2. CyberspaceThe term cyberspace was first used by the
cyberpunk science fiction author William Gibson.
3. "Cyberspace. A consensual hallucination experienced daily by
billions of operators, in every nation, by children being taught
mathematical concepts... A graphical representation of data
abstracted from the banks of every computer in the human system.
Unthinkable complexity. Lines of light ranged in the nonspace of
the mind, clusters and constellations of data. Like city lights,
receding..." William Gibson, Neuromancer, 1984.
4. What is Cyberspace? Cyberspace represents the new medium of
communication. The experience of time, distance, people, travel,
shopping and information you encounter while in the world of the
Internet. The only physical activity needed in cyberspace is using
a keyboard and mouse.
5. Cyberculture ...the study of various social phenomena
associated with the Internet and other new forms of network
communication. Examples of what falls under cyberculture studies
are online communities, online multi- player gaming, the issue of
online identity, the sociology and the ethnography of email usage,
cell phone usage in various communities; the issues of gender and
ethnicity in Internet usage; and so on. Lev Manovich (2002)
6. Cyberculture Bells definition: cyberculture is a way of
thinking about how people and digital technologies interact, how we
live together ways of life in cyberspace, or ways of life shaped by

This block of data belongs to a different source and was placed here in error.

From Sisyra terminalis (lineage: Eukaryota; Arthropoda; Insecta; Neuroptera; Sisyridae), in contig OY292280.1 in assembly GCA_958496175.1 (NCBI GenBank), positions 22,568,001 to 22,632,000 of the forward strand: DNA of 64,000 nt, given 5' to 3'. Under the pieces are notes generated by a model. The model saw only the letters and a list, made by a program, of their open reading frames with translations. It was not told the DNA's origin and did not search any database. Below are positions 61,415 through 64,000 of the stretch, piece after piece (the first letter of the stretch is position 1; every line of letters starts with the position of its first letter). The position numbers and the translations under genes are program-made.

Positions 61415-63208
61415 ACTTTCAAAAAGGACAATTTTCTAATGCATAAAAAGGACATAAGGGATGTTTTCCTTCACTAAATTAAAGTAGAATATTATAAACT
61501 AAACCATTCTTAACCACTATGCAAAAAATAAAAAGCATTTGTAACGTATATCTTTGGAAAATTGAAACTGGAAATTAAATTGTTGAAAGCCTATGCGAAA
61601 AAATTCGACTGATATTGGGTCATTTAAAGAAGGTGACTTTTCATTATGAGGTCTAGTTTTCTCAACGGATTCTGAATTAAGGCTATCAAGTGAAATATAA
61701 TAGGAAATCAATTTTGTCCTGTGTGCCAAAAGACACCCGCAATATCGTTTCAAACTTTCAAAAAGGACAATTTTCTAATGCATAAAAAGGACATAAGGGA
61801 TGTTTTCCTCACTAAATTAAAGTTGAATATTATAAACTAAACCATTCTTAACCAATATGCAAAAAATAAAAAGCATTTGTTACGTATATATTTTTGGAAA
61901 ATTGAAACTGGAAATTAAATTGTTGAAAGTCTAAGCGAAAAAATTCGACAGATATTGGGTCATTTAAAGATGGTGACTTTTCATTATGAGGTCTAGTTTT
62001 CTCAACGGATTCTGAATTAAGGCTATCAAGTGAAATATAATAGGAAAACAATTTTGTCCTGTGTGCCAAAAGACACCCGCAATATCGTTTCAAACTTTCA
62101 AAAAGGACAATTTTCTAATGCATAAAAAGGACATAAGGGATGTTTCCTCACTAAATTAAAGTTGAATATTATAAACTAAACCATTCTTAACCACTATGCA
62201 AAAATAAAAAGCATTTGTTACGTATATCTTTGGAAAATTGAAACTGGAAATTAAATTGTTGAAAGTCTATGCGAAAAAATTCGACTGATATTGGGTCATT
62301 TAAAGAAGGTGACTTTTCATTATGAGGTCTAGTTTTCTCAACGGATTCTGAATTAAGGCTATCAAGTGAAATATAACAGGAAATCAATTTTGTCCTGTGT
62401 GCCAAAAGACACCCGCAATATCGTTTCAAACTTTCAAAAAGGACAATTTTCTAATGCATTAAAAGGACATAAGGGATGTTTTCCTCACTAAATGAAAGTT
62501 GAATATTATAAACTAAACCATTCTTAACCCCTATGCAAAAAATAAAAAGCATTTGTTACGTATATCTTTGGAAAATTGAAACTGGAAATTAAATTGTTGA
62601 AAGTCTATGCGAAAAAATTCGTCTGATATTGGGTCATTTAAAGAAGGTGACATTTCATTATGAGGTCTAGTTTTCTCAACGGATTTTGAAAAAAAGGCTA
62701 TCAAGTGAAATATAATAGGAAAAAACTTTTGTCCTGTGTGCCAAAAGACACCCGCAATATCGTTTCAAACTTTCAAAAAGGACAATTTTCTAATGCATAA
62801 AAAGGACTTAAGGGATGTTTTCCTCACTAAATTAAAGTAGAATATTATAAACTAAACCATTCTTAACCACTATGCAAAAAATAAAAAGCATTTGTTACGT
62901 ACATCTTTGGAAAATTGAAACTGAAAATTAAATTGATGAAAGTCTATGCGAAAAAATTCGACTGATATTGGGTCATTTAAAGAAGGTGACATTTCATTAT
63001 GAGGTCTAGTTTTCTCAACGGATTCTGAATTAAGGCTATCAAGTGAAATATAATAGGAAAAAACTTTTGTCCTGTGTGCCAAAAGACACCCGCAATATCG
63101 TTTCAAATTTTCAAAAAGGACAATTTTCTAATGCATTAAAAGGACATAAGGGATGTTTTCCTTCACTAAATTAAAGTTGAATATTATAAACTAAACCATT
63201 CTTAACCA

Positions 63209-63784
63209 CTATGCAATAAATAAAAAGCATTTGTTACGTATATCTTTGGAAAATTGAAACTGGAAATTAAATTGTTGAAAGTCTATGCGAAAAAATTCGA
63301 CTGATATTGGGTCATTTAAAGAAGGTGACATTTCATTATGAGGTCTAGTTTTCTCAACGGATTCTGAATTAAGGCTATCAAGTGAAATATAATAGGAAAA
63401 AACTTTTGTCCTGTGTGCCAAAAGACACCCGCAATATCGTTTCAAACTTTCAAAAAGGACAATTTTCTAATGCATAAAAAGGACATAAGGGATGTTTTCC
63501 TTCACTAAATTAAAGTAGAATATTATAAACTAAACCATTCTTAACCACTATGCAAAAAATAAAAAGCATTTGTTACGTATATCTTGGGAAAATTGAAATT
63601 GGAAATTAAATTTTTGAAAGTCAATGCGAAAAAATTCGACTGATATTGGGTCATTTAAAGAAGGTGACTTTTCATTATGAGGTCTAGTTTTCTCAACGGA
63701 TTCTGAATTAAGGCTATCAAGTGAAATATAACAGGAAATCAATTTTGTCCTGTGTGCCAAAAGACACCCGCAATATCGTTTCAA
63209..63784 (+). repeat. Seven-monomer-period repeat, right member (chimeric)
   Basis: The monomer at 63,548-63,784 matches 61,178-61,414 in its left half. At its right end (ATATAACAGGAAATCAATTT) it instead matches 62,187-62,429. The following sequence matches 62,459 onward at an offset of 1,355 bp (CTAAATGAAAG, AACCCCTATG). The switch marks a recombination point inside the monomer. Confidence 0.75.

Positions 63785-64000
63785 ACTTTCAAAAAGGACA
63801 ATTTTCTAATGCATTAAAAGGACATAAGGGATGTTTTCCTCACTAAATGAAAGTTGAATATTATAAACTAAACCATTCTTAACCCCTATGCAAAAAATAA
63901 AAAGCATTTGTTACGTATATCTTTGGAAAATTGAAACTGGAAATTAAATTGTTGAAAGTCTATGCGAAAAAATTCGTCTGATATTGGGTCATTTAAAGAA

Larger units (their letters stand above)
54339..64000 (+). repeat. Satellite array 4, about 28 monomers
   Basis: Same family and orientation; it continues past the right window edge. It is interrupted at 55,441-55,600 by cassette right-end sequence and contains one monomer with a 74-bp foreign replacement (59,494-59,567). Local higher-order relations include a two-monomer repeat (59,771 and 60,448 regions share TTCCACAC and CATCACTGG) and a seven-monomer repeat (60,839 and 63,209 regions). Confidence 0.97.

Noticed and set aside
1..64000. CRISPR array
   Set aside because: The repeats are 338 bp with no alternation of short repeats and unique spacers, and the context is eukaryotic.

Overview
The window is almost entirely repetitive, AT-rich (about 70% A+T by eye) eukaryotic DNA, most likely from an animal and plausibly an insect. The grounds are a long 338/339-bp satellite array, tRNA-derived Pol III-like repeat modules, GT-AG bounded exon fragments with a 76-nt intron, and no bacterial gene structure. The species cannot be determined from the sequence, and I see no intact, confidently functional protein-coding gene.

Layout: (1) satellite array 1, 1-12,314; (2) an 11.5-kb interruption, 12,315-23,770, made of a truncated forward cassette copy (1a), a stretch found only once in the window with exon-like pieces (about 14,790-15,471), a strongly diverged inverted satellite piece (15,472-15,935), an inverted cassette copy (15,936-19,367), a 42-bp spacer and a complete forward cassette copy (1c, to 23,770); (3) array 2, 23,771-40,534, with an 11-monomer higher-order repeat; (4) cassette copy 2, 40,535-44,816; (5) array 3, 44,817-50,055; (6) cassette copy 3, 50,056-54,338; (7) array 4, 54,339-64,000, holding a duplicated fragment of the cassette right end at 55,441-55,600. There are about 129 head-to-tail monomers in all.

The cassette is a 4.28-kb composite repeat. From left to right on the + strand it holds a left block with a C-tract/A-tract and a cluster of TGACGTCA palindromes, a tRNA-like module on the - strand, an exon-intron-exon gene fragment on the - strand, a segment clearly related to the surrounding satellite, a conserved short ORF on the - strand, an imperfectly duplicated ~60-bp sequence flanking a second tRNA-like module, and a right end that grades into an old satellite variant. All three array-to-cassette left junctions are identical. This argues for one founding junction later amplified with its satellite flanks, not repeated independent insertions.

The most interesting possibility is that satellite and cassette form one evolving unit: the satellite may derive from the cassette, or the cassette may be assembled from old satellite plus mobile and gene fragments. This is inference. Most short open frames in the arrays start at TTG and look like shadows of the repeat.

cyberspace, where cyberspace is a matrix of embedded practices and
representations Paul Taylor describes everyday interactions with
cyberculture as living in the gap.
7. Where do we find cyberculture? Online chat or messaging
(SMS, e-mail, Msn, etc) Social networks (Facebook, Twitter, etc)
Discussion forums Peer to peer networks (Limewire, torrent
networks) Gaming networks (Xbox Live, etc)
8. What is cyberspace ?
9. Digital Divide The term digital divide refers to any
inequalities between people who have access to digital technology
such as computers, Internet, mobile phones, etc. and those who have
very limited access or no access at all or the divide between those
who use technology and those who do not.
10. Old and New Digital Divide Old digital divide - divide
between those who have access to technology and those who do not.
(circumstance) New digital divide divide between those who use
technology and those who do not. (choice)
11. World Internet Usage and PopulationStatisticsWorld region
Internet Internet Penetration Growth users (2000) users (2010) (%
(20002010) population) (%)Africa 4,514,400 110,931, 700 10.9
2,357.3Asia 114,304,000 825,094,396 21.5 621.8Europe 105,096,093
475,069,448 58.4 352.0Middle East 3,284,800 63,240,946 29.8
1,825.3North 108,096,800 266,224,500 77.4 146.3AmericaLatin
18,068,919 204,689,836 34.5 1,032.8America/CaribbeanOceania/
7,620,480 21,263,990 61.3 179.0Australia
12. Key Factors Income: The average Bangladeshi would have to
spend more than eight years income to buy a computer, compared with
just one months salary for the average American. Cost of
connection: Monthly Internet access charges are percent of the